South Carolina Dept. of Trans. v. Revels
After prevailing in a condemnation action, petitioners-landowners moved for an award of attorneys' fees pursuant to section 28-2-510(B)(1) of the Eminent Domain Procedure Act. Contrary to petitioners' view, the circuit court determined attorneys' fees should be awarded based on an hourly rate via a lodestar calculation rather than the contingency fee agreement between Petitioners and their attorney. The Court of Appeals affirmed. The Supreme Court interpreted section 28-2-510 and concluded the General Assembly intended for attorneys' fees to be awarded based on a constellation of factors. Specifically, section 28-2-510(B)(1) mandated that in order for a prevailing landowner to recover reasonable attorneys' fees he or she must submit an application for fees "necessarily incurred." Therefore, by implication, the General Assembly precluded a landowner from recovering attorneys' fees based solely on a contingency fee agreement without regards for section 28-2-510. The Court explained that even though the contingency fee agreement is not the sole element in the calculation, it is still a significant component as it may be used to explain the basis for the fee charged by the landowner's counsel. "Our decision should not be construed as somehow condemning or eliminating an attorney's use of a contingency fee agreement. To the contrary, we recognize that the use of these agreements is a legitimate and well-established practice for attorneys throughout our state. This practice may still be pursued. Yet, it is with the caveat that the terms of the agreement are not controlling. Rather, they constitute one factor in a constellation of factors for the court's consideration in determining an award of reasonable litigation expenses to a prevailing landowner under section 28-2-510(B)(1). The court may, in fact, conclude that the contingency fee agreement yields a reasonable fee. However, the court is not bound by the terms of the agreement. " For this case, the Supreme Court held that the Court of Appeals misapplied case law precedent. Furthermore, the Court concluded the circuit court failed to conduct the correct statutory analysis, and remanded this matter to the circuit court. Petitioners' counsel was instructed to submit an itemized statement in compliance with section 28-2-510(B)(1) as counsel's original affidavit failed to identify the "fee charged" and the actual number of hours expended. View "South Carolina Dept. of Trans. v. Revels" on Justia Law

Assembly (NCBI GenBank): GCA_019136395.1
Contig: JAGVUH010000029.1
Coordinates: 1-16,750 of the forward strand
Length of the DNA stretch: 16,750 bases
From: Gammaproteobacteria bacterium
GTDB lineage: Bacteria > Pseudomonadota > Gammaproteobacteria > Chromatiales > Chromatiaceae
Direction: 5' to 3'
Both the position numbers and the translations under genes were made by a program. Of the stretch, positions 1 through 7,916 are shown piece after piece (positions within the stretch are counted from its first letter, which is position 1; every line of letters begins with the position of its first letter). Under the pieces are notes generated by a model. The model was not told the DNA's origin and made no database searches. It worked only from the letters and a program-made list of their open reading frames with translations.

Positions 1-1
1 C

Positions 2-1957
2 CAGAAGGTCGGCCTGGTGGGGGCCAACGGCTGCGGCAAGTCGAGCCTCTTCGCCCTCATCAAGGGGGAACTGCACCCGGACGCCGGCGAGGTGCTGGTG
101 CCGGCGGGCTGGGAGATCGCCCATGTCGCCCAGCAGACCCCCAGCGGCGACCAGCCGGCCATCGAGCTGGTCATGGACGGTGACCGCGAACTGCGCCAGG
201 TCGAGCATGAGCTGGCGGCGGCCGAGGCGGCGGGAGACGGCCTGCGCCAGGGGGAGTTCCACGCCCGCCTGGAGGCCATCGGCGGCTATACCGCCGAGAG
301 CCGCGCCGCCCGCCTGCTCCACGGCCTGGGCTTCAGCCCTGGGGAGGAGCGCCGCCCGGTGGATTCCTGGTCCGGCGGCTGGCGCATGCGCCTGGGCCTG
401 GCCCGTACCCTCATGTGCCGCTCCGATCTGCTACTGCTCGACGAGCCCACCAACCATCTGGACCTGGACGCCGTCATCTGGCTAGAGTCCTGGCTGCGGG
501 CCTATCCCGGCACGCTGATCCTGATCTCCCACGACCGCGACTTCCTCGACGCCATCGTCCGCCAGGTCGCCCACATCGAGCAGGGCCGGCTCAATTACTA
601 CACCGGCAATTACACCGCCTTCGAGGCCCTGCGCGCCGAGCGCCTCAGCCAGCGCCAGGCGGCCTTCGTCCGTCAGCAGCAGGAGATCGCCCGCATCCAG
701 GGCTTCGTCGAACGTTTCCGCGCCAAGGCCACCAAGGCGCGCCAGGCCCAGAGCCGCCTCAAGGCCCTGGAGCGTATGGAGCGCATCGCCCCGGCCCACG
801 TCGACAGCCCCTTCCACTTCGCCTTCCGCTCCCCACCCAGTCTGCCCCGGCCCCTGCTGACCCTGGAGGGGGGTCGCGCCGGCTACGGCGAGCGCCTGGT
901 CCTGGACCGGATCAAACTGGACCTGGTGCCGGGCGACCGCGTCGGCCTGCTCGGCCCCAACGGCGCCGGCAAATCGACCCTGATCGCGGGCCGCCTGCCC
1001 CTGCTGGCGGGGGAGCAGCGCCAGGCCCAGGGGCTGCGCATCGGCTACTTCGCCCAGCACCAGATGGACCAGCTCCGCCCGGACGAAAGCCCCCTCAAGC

Magin v. Solitude Homeowners, Inc.
After Barbara Magin purchased property in the Solitude subdivision, the Solitude site committee informed her that pre-existing fences and a barn were in violation of the subdivision covenants. Solitude filed a complaint against Magin, alleging violations of the covenants and seeking to recover attorney fees. Attorney Glenn Ford, who practiced in the same firm as the first attorney Magin hired before retaining other counsel, acted as Solitude's counsel. No written waiver of conflict was executed. Magin filed a motion to disqualify Ford from acting as Solitude's counsel due to conflict of interest. The motion was dismissed. The district court granted summary judgment in favor of Solitude. On appeal, the Supreme Court affirmed in part and reversed in part, holding (1) Solitude's counsel had a conflict of interest, but the district court did not err by refusing to disqualify the firm because Magin's motion to disqualify was untimely; (2) the district court properly granted summary judgment in favor of Solitude; and (3) the district court abused its discretion by ordering Magin to pay the attorney fees generated by her former firm because it failed to segregate the non-recoverable fees associated with clearing the conflict.
Tierney v. Four H Land Co. Ltd.
James Tierney and Jeffrey Tierney brought an action against Four H Land Company and other defendants to compel them to lower the elevation of a lakeside housing development adjoining the Tierneys' land. The district court granted summary judgment in favor of the defendants, and the Tierneys appealed. While their appeal was pending the Tierneys discovered that the district court judge who issued the order harbored a personal prejudice against the Tierneys' attorney. The Supreme Court concluded that the three-factor test set forth in Liljeberg v. Health Services Acquisition Corp. is the best means of determining when the rulings of a judge who should have recused himself or herself will be vacated and adopted the test. Applying the Liljeberg test to the facts of the case, the Court concluded that the district court judge's order on the summary judgment motions should be vacated.